It’s officially been ten years since I began this weekly column.
(And so much of the world has changed.)
In September of 2011, my son was four years old, and my daughter was yet to be conceived.
9/11 happened only a decade prior, and the wounds were still so fresh.
Donald Trump was a loud-mouth reality television star, and Barack Hussein Obama the President. Joe Biden was VP, Obama’s wingman, and wasn’t-yet-known for his signature aviator sunglasses. (Or for calling people “Folks.”)
James Gandolfini was alive, and no one knew he had an odd-looking kid. Joe Biden’s son Beau was also living, as were Tony Bourdain, David Bowie, and Ruth Bader Ginsburg.
The United States was mired in the after-effects of The Great Recession, which was the biggest thing to happened since 9/11. (The two defining events of GenXers lives, up until the pandemic. Probably Millennials too, now that I think about it.)
Most people weren’t using social media yet, in 2011, so no one had heard of fake news, and anti-vaxxers were a small subset of the population who mostly got grumpy about the measles.
Oh yeah, one more thing. The New York Football Giants, now the laughingstock of the NFL, were about to win the Super Bowl. (Go Eli!)
If you had told me in September 2011 that my column would turn into a diaristic, long-running critique of American culture and politics, I would have stared like you had a magical-third-eye in the middle of your forehead.
Those first few weeks, in September 2011, I reviewed several books at a time, just a couple of paragraphs each, and my signature style was still to come.
It wasn’t until Thanksgiving, when my mother-in-law banged on our door at night, brandishing a .45 handgun, afraid of intruders, that things fell into place.
I felt compelled to tell that story, and then connect it to a photo book by superstar Taryn Simon, and the rest, as they say, is history.
These days, my mother-in-law, (who was one of the smartest, fiercest people I’ve ever known,) is in a near-vegetative state, due to the ravages of Alzheimer’s disease.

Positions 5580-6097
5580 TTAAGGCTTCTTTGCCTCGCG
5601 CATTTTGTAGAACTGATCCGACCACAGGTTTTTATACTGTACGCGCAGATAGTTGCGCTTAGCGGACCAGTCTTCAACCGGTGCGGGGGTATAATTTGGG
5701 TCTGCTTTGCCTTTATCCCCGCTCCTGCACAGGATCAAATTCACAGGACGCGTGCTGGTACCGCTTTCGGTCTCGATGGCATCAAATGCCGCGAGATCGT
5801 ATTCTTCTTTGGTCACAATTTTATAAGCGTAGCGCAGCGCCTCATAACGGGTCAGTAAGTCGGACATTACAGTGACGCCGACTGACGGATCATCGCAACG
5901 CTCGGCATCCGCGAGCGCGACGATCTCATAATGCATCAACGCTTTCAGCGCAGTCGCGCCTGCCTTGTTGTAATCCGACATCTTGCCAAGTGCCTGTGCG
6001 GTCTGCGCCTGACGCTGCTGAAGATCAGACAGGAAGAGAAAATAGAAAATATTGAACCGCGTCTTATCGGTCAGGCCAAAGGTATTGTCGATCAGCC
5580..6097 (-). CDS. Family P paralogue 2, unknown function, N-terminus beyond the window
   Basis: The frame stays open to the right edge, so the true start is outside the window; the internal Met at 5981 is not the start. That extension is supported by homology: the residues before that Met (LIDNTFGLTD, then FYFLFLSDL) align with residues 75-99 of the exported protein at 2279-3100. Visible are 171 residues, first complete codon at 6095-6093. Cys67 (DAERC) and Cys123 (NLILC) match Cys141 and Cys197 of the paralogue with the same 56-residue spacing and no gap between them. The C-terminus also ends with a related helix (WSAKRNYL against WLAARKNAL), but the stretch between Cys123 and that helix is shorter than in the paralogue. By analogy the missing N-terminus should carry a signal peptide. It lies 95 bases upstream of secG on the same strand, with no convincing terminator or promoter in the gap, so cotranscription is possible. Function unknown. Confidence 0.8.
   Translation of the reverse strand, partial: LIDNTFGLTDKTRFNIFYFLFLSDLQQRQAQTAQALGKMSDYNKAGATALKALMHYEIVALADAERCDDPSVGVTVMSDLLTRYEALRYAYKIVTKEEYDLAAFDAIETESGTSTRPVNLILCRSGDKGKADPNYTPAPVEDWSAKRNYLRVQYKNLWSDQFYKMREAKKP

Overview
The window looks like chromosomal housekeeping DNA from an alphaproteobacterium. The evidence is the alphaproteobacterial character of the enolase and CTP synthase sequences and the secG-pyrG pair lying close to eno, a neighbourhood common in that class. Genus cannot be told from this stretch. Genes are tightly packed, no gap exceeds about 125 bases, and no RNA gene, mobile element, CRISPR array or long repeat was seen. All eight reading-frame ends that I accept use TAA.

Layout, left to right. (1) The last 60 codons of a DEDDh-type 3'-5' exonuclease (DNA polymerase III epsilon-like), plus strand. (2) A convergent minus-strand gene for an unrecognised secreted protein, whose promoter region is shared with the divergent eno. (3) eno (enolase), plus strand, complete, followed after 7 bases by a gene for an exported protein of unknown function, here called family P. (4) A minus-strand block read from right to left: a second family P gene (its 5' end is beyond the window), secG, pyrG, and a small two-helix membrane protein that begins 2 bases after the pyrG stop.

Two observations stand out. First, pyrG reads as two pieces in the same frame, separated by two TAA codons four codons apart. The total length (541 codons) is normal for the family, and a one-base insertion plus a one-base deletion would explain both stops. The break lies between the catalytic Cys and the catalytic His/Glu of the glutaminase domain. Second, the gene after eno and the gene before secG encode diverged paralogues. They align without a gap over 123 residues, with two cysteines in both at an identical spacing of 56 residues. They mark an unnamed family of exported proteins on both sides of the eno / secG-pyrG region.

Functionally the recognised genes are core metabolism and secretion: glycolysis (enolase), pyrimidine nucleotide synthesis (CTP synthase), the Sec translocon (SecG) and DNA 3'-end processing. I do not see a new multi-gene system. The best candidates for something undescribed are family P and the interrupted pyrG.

As bad as the pandemic has been for many people, (in particular those who lost loved ones to Covid,) I’ve had my hands full, battling my wife’s clinical depression, and then watching Bonnie’s brain melt, day by day, until there was nothing left.
Being Trapped in Paradise, walking in circles, with the beautiful mountains as a backdrop, would have been a nice way to spend a plague year-and-a-half, (in theory,) but I can’t say as I enjoyed it much.
Writing for you each week, having an outlet for my emotions, and a desire to share my experiences with others, (so they might have better lives,) was a big part of what kept me going.
So… thank you.
Thank you very much!
I’m not going to review a book today, as it’s the rare week when I’m writing on a Wednesday, and I thought a 10 year anniversary was enough reason to freestyle, and celebrate the achievement.
Tomorrow, I’m going to Albuquerque for the first time in 18 months.
I came home from the Burque on March 8, 2020, from my trip to Houston, and then never left. (At least until I went to Amarillo a year later, to get my first vaccine shot.)
The plan is to eat my favorite food at The Frontier, visit with my friend Jim Stone, speak to one of his UNM classes, and then see an art exhibit at the UNM Art Museum with a new buddy who writes for the Albuquerque Journal.
It is highly likely I’ll be able to tell you about it next week, if the food and art are any good, but after 18 months, even shitty water tastes delicious when you’re dying of thirst.
I’d be remiss if I didn’t take a second to thank Rob Haggart, the founder and editor of this website.
These days, I get a lot of compliments for my honesty and vulnerability, as it’s literally become a part of my “personal brand.”
And that stems directly from the advice he gave me, when I first began writing here in 2010. (The weekly column came a year + into my tenure at APE.)
Rob has always given me creative freedom, and let me stretch my wings from a place of trust.
But at the very beginning, he did give me a particular piece of advice.
“Be honest,” he said, “and write what you really think.”
“But Rob,” I replied, “if I’m honest all the time, writing about the industry, won’t I burn bridges? Isn’t that a bad idea, as I’m just trying to make a name for myself?”
“You might burn a bridge or two,” he said, “it’s true. But in my experience, you’ll open many more doors by telling the truth, and those people who don’t want to work with you, those few bridges you burn, they probably weren’t the right people to work with anyway.”
“That makes sense,” I said.
We’ve been going strong each Friday, ever since, and I can say, without exaggeration, that Rob’s unwavering support, and his belief in me, changed my life forever.
And see you all next week!
(ED note: I had a great trip to ABQ, and will write a travel piece with exhibition reviews for next week’s column.)